For developer Patty Maher, that situation has been a blessing, not a curse.

This article first appeared in the St. Louis Beacon - St. Louis County Executive Charlie Dooley gave his full support last week to using Sylvan Springs Park to expand Jefferson Barracks National Cemetery.

But not everybody is excited about the idea.

Marshall Griffin/St. Louis Public Radio

Missouri senators have given up their attempt to pass an overhaul of some of the state's tax credit programs for businesses and developers.

Supporters of the bill set it aside Friday after Republican Sen. Brad Lager, of Savannah, spoke against it for an hour in a filibuster that could have otherwise continued until the session's mandatory end at 6 p.m.

The legislation would have created tax incentives for international air cargo exports, computer data centers and investors in startup technology companies.

This article first appeared in the St. Louis Beacon: Last week, Mayor Francis Slay delivered what may have first seemed like bad news to local preservationists: Building Commissioner Frank Oswald issued an emergency demolition permit for the old Graham Paper Co. warehouse at Cupples Station known as “Cupples 7.”

According to Slay’s press release, the headache ball will be out in one month if no developer steps forward to stabilize the building.

(UPI/Bill Greenblatt)

The building in Midtown which has become commonly known as the "Flying Saucer" will receive an award for its much-publicized transformation.

The Missouri Alliance for Historic Preservation will recognize the effort at their Preservation Honor Awards ceremony on Feb. 27.

A Starbucks moved into the former gas station and Del Taco restaurant in Sep. 2012 and a Chipotle restaurant is expected to inhabit the other side of the building in the coming weeks. 

via Flickr/alancleaver_2000

Members of a panel created to review Missouri’s tax credits are leaning towards recommending that the cap on Historic Preservation tax credits be cut nearly in half.

The incentives program is popular with developers, but Democratic Governor Jay Nixon and a group of Republican State Senators say it’s draining off revenues from the state budget.

Tom Reeves co-chairs the subcommittee looking into Historic Preservation tax credits. He says he favors much of the recommendation from two years ago to reduce the annual cap from $140 million a year to $75 million a year.

(Landmarks Association of St. Louis/Andrew Weil)

Some familiar structures have returned to the the Landmarks Association of St. Louis's list of most endangered buildings in the region.

It's the 20th year the Association has published the list, which is designed to highlight 11 iconic or important buildings in danger of disappearing due to neglect or proposed demolition.

(ABS Consulting)

The owners of a crumbling warehouse building in downtown St. Louis are out of legal options at the state level.

(Marshall Griffin/St. Louis Public Radio)

The Speaker of the Missouri House has thrown cold water on a scaled-back tax credit reform measure passed Wednesday by the Senate.

The Missouri Senate has passed a tax credit measure after hammering out an agreement between GOP leaders and fiscal conservatives who’ve been trying to reign in tax breaks for years.

The agreement would cap historic preservation tax credits at $75 million per year, give a one-year extension to food pantry and other charitable tax breaks, and create incentives to draw amateur sporting events to Missouri.  State Senator Eric Schmitt (R, Glendale) urged the chamber to pass it before time runs out on the regular session.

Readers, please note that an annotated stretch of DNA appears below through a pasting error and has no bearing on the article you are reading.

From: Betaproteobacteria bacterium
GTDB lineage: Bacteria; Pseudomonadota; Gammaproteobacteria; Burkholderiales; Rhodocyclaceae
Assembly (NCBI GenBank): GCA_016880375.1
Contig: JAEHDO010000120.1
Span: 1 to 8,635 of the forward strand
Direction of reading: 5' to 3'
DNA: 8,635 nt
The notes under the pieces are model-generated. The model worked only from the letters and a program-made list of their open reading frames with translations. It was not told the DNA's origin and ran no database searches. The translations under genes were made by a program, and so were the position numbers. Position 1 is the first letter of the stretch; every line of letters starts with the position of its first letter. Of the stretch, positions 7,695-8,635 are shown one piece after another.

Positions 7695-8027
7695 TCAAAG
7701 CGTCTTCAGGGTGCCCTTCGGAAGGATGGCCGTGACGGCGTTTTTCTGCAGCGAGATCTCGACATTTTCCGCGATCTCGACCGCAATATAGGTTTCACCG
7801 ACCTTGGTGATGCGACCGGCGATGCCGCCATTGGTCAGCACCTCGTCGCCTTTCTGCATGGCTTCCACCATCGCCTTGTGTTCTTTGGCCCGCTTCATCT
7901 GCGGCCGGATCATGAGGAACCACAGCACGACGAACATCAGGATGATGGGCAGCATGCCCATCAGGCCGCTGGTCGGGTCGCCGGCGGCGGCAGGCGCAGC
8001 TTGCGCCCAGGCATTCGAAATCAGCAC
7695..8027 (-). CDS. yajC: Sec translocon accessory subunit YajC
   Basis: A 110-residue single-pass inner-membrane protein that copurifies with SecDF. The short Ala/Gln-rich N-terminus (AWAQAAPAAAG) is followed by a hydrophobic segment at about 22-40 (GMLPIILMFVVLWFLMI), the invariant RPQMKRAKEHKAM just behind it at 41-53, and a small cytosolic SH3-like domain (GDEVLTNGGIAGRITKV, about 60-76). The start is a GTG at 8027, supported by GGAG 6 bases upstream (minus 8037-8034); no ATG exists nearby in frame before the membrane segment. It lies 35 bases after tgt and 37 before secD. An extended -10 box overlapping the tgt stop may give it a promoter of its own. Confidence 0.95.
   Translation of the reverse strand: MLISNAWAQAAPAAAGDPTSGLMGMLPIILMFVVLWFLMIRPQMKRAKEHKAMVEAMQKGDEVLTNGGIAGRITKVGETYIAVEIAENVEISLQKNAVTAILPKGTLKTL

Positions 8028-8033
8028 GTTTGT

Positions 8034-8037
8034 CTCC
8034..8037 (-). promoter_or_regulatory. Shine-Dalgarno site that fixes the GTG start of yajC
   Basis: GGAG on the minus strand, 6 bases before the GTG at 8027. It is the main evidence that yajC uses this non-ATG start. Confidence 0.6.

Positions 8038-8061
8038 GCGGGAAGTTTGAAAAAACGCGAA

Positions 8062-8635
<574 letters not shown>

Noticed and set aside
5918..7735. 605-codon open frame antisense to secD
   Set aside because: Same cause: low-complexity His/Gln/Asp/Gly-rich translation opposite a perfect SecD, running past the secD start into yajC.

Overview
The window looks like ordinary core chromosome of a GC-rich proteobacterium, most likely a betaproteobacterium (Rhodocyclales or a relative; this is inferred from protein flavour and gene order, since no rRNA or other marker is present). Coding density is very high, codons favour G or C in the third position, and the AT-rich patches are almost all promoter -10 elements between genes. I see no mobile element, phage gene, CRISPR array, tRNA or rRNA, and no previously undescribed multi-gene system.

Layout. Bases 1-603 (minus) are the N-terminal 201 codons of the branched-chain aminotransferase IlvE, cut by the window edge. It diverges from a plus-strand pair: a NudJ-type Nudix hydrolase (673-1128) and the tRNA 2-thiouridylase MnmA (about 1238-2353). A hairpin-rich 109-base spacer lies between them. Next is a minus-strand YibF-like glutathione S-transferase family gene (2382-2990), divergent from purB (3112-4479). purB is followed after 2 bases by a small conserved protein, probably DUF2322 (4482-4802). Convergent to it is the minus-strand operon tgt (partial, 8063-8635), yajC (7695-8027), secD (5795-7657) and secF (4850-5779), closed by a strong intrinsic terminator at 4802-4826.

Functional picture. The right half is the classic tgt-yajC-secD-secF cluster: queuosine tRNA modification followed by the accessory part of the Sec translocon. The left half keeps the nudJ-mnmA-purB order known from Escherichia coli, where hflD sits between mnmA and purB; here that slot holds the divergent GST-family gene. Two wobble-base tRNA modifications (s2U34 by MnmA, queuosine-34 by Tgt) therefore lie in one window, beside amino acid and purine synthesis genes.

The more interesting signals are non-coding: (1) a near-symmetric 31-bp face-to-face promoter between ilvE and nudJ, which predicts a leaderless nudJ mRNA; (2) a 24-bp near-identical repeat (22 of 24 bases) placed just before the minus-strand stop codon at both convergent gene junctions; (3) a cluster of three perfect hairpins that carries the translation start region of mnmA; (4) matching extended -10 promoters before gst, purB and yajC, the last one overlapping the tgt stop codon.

(ABS Consulting)

The city's Preservation Board voted nearly unanimously Monday night to deny a demolition permit to the owner of a crumbling warehouse in the Cupples Station historic district near Busch Stadium.

(screenshot via Google Maps)

Saying he has no choice, the owner of a crumbling building in the Cupples Station warehouse complex has applied for a permit to demolish the building.

Developer Kevin McGowan, who owns the building at 1014 Spruce St. known as Cupples 7, filed his application on Nov. 9th.  Streets around the building have been blocked off since late September due to safety concerns.

(Marshall Griffin/St. Louis Public Radio)

The Missouri House has done an about-face and now wants a joint committee to negotiate a final version of a wide-ranging tax credit bill that has divided the House and Senate throughout the ongoing special session.

House Speaker Steven Tilley (R, Perryville) had suggested weeks ago that a conference committee wasn’t necessary and that any differences on tax credits could be worked out during floor debates.  Senate President Pro-tem Rob Mayer (R, Dexter), meanwhile, had pushed for going to conference because that’s the normal route for reaching compromise on bills.  Tilley says he’s decided to take Mayer at his word.

(via Flickr/jennlynndesign)

Updated 5:14 p.m.

The Missouri House has passed its version of a wide-ranging tax credit bill.

It does not place expiration dates, or sunsets, on historic preservation and low income housing tax credits, as demanded by the Senate.  Instead, House GOP leaders hope to mollify the Senate with a new proposal:  All tax credit programs would come up for review every four years and be subject to a renewal vote by the General Assembly.  The measure is sponsored by House Budget Chairman Ryan Silvey (R, Kansas City).

(UPI/Bill Greenblatt)

The economic development deal struck by lawmakers will cut one of Missouri’s most popular tax credits nearly in half.

The deal between House and Senate leaders would cut the amount of Historic Preservation tax credits issued each year from $140 million down to $80 million.

Ruth Keenoy with the non-profit Landmark Associates of St. Louis, Inc., says the smaller cap would be detrimental to Missouri’s economy.  She wants the incentives to be left as-is.